July 29, 2021 -- Odalis Santos Mena, a 23-year-old social media influencer, athlete, bodybuilder, and fitness competitor, recently died of cardiac arrest while seeking treatment for underarm sweating.
The condition, called underarm hyperhidrosis, was being treated at a “wellness center” in Mexico. Mena was to have a miraDry treatment, which, while expensive, is a known to be a safe and effective procedure.
“Ideally, what you're doing is you're heating up the sweat glands and the underarms and destroying them,” says Adam Friedman, MD, a professor and chair of dermatology at the George Washington University School of Medicine and Health Sciences. “So, in essence, you're removing the source of the problem, which are the current sweat glands.”
Mena's death has been linked to anesthesia that was given by someone who wasn’t a trained anesthetist, and a drug reaction between that anesthesia and medications and supplements she was using, according to the International Hyperhidrosis Society.
MiraDry is an FDA-cleared, handheld medical device. It’s used as a nonsurgical underarm procedure that's supposed to be performed with local anesthesia, usually involving only numbing the armpit area, not "general" or "full" anesthesia that puts a person in a sleep-like, unconscious state. MiraDry is designed for use only by a trained, licensed medical professional.
In Mena’s case, it is not the treatment that was the problem, it was the apparent lack of communication between practitioner and patient.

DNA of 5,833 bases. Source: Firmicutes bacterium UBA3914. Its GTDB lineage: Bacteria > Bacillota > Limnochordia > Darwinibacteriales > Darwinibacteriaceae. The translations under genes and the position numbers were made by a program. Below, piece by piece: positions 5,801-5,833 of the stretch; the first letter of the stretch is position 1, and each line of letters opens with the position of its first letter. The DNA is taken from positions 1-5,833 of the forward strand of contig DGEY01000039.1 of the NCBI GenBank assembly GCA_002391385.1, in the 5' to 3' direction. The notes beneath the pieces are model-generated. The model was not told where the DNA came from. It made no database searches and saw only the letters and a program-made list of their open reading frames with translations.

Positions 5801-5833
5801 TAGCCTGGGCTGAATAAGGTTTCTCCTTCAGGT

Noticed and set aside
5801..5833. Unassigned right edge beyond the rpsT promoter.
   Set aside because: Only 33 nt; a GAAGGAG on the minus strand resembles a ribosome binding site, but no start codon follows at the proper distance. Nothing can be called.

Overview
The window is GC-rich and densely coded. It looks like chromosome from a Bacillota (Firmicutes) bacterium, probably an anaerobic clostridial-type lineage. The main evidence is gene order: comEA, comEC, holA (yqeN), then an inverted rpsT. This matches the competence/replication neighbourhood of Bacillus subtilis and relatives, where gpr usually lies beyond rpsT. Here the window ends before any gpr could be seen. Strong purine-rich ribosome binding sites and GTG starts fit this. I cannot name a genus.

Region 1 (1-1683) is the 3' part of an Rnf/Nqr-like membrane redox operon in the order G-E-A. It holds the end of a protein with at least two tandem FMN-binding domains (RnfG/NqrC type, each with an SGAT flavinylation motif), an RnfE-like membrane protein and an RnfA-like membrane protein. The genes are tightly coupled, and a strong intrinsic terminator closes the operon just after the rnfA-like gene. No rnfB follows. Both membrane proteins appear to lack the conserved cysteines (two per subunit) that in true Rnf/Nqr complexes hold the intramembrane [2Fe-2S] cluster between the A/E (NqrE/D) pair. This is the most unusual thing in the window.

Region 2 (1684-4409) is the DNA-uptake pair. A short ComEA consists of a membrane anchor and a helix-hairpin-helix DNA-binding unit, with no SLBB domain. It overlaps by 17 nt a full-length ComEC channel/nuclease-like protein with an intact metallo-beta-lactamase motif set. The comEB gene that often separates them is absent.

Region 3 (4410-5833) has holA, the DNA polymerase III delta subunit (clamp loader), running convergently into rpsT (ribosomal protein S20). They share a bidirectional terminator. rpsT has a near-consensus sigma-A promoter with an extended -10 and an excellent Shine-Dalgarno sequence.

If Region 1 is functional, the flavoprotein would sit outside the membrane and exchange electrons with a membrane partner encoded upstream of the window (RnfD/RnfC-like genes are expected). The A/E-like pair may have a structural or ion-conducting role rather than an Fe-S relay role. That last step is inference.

“I think the intake is certainly important, so someone who is well-versed in how to do that and also is thinking broadly about everything you need to know about the person before administering anesthesia is really important,” Friedman says. “I don't know exactly where the drop in communication occurred, but this should not have happened.”
There are many types of anesthesia and, when used properly, they are considered safe. Anesthesiologist Christopher Troianos, MD, told the Cleveland Clinic that anesthesia is safer now because of advances in medicine and technology.
“In the 1960s and 1970s, it wasn’t uncommon to have a death related to anesthesia in every 1 in 10,000 or 20,000 patients,” he said. “Now it’s more like 1 in every 200,000 patients -- it’s very rare.”
The condition can look different in different people. Some sweat through their feet, some have sweaty palms, and others sweat through their shirt. Regardless of where you sweat, the effects can be damaging.
When you sweat too much, it can be hard to know it is a problem, since sweating is a natural response your body has to lower your temperature. Friedman believes Mena’s story not only serves as disease awareness, but also as a reminder to be vigilant when it comes to your health.
“The era of taking a practitioner’s word as law is no more. I think, on the flip side, just be cautious where you get your information from,” he says. “It's about going to reputable sources for information. There's actually a lot of good information about how to find the right person. You just have to look.”